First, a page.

In September last year, people across Scotland were urged to download the new Protect Scotland app to help suppress the spread of coronavirus.
The free app, available on Apple and Google stores, was tipped to enhance existing Test and Protect contact tracing measures, offering an additional layer of protection to break the chains of transmission faster, just the securities on legitimate online casino sites.
Once downloaded, the app works in the background, using Bluetooth technology to anonymously alert people if they have been within two metres for at least 15 minutes with another app user who has tested positive for coronavirus.
It also quickly alerts those you have been in close contact with if you test positive, even if those contacts are unknown to you.
It was said that privacy will be protected, as the app uses encrypted anonymised codes to determine close contacts, which are deleted after 14 days. It doesn’t store details on an individual, or their location.
Designed to complement the Test and Protect person-to-person contact tracing system, the app allows people to self-isolate far quicker if they are exposed to the virus, reducing the risk of them infecting others – and the more people who use the app, the better it will work.
However, the Scottish government and developers have been rebuked for breaching data privacy laws on a Covid vaccine status app downloaded by millions of people. The Information Commissioner’s Office (ICO), which polices the UK’s privacy laws, said it had warned the Scottish government and NHS last year that there were serious privacy problems with the app, but that not all those problems were fixed before it was launched.
The ICO said between 555,000 and 615,000 people were affected by the error. In an unusually critical ruling, Steve Wood, the ICO’s deputy commissioner, said: “When governments brought in Covid status schemes across the UK last year, it was vital that they were upfront with people about how their information was being used.
“The Scottish government and NHS National Services Scotland have failed to do this with the NHS Scotland Covid status app. We require both bodies to act now to give people clear information about what is happening with their data. If they don’t, we will consider further regulatory action.”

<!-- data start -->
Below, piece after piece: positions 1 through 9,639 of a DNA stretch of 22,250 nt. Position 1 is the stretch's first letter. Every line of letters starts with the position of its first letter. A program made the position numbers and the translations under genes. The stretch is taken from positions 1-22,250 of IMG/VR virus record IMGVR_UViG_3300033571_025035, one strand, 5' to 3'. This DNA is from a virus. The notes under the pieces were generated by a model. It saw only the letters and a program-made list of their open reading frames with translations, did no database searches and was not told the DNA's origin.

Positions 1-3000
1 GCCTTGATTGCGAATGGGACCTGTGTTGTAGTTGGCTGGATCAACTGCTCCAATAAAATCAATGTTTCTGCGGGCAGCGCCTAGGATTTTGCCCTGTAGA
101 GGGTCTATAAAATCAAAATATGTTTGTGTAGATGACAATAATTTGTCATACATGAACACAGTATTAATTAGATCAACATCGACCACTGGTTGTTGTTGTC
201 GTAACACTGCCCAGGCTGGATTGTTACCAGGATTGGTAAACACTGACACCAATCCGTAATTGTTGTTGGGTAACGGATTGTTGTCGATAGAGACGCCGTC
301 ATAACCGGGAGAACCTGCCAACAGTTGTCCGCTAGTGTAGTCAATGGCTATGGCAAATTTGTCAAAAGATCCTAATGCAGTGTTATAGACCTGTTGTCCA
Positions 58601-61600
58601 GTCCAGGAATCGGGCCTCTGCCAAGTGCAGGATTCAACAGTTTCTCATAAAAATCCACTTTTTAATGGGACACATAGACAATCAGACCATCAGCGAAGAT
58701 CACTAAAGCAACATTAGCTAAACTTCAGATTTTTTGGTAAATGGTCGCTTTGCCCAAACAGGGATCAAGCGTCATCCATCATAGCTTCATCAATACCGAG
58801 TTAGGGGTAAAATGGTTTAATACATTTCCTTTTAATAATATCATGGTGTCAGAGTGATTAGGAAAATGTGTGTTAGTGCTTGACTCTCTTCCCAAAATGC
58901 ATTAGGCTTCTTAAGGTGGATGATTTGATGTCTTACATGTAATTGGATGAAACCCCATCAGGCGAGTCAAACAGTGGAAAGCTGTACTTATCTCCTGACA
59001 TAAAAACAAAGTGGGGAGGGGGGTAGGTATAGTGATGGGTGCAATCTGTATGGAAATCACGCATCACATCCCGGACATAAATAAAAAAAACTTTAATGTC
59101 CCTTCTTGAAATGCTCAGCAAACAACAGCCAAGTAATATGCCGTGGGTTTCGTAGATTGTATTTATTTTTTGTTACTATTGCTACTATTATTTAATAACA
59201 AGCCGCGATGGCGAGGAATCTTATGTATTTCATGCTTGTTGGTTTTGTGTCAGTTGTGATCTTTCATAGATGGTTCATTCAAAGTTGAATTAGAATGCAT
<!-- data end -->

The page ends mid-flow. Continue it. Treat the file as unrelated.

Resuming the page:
The app was needed to get access to nightclubs, sports arenas and other venues such as university buildings, and for travel overseas, after it became mandatory for people to provide proof of their vaccine status; paper printouts or screenshots of vaccine status were also permitted, which works like creating an account with jeux de casino en ligne before games can be played for real money
Nicola Sturgeon, the first minister, announced on Tuesday the vaccine passport scheme would be dropped on 28 February. Several hours after she spoke, the ICO notified her officials they would issue the reprimand on Friday. All other Covid regulations in Scotland will remain in force until 21 March.
The Conservatives and Liberal Democrats said ministers had “arrogantly” put privacy at risk by ignoring warnings from the ICO and opposition parties last year. Murdo Fraser, for the Scottish Tories, asked whether Sturgeon knew the ICO rebuke was imminent when she made her announcement on Tuesday.
Wood said the ICO had warned the government last year it would be unlawful for the app’s developers to use people’s portraits to improve facial recognition technology. That plan was dropped, as were plans to share personal data with the company.
Even so, the app still failed to warn users properly about how their data was used when it went live. There was also “an ongoing failure to provide concise privacy information so that the average person can realistically understand how the NHS Scotland Covid status app is using their information”, the ICO said.
The Scottish government admitted the app should have been far clearer about how private data was processed. “Together with NHS National Services Scotland, we will continue to work with the ICO to implement the improvements they have asked for, and ensure that lessons are learned for future work,” a spokesperson said.